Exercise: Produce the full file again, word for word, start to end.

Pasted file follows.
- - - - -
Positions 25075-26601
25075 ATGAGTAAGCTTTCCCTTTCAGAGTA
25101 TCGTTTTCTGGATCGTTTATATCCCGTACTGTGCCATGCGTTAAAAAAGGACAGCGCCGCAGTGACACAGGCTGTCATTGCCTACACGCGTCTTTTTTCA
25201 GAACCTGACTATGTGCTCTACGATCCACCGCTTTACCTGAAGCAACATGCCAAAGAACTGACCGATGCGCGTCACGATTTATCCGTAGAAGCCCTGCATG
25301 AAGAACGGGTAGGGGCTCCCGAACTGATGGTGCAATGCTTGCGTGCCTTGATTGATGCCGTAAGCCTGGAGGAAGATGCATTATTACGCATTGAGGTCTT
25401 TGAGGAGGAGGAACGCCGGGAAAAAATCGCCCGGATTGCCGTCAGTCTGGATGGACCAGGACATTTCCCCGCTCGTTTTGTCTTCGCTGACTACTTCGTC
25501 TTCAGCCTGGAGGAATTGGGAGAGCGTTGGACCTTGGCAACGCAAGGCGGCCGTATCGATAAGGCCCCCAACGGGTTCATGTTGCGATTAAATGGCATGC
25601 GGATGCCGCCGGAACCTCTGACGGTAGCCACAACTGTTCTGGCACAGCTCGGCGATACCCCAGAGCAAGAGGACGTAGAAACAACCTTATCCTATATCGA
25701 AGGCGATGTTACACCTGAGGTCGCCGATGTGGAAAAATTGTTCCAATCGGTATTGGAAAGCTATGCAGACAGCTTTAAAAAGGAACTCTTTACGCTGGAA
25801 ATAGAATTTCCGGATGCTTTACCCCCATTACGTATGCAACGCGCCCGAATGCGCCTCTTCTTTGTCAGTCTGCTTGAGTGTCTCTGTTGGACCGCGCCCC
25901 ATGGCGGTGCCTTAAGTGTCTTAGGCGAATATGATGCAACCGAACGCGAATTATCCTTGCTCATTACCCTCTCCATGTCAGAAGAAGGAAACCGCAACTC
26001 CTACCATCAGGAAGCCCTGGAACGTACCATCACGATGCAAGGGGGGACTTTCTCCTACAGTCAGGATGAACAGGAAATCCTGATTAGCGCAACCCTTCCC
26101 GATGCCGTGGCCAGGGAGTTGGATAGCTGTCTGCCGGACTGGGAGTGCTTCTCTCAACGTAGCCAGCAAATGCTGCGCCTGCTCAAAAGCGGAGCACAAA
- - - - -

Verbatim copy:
Positions 25075-26601
25075 ATGAGTAAGCTTTCCCTTTCAGAGTA
25101 TCGTTTTCTGGATCGTTTATATCCCGTACTGTGCCATGCGTTAAAAAAGGACAGCGCCGCAGTGACACAGGCTGTCATTGCCTACACGCGTCTTTTTTCA
25201 GAACCTGACTATGTGCTCTACGATCCACCGCTTTACCTGAAGCAACATGCCAAAGAACTGACCGATGCGCGTCACGATTTATCCGTAGAAGCCCTGCATG
25301 AAGAACGGGTAGGGGCTCCCGAACTGATGGTGCAATGCTTGCGTGCCTTGATTGATGCCGTAAGCCTGGAGGAAGATGCATTATTACGCATTGAGGTCTT
25401 TGAGGAGGAGGAACGCCGGGAAAAAATCGCCCGGATTGCCGTCAGTCTGGATGGACCAGGACATTTCCCCGCTCGTTTTGTCTTCGCTGACTACTTCGTC
25501 TTCAGCCTGGAGGAATTGGGAGAGCGTTGGACCTTGGCAACGCAAGGCGGCCGTATCGATAAGGCCCCCAACGGGTTCATGTTGCGATTAAATGGCATGC
25601 GGATGCCGCCGGAACCTCTGACGGTAGCCACAACTGTTCTGGCACAGCTCGGCGATACCCCAGAGCAAGAGGACGTAGAAACAACCTTATCCTATATCGA
25701 AGGCGATGTTACACCTGAGGTCGCCGATGTGGAAAAATTGTTCCAATCGGTATTGGAAAGCTATGCAGACAGCTTTAAAAAGGAACTCTTTACGCTGGAA
25801 ATAGAATTTCCGGATGCTTTACCCCCATTACGTATGCAACGCGCCCGAATGCGCCTCTTCTTTGTCAGTCTGCTTGAGTGTCTCTGTTGGACCGCGCCCC
25901 ATGGCGGTGCCTTAAGTGTCTTAGGCGAATATGATGCAACCGAACGCGAATTATCCTTGCTCATTACCCTCTCCATGTCAGAAGAAGGAAACCGCAACTC
26001 CTACCATCAGGAAGCCCTGGAACGTACCATCACGATGCAAGGGGGGACTTTCTCCTACAGTCAGGATGAACAGGAAATCCTGATTAGCGCAACCCTTCCC
26101 GATGCCGTGGCCAGGGAGTTGGATAGCTGTCTGCCGGACTGGGAGTGCTTCTCTCAACGTAGCCAGCAAATGCTGCGCCTGCTCAAAAGCGGAGCACAAA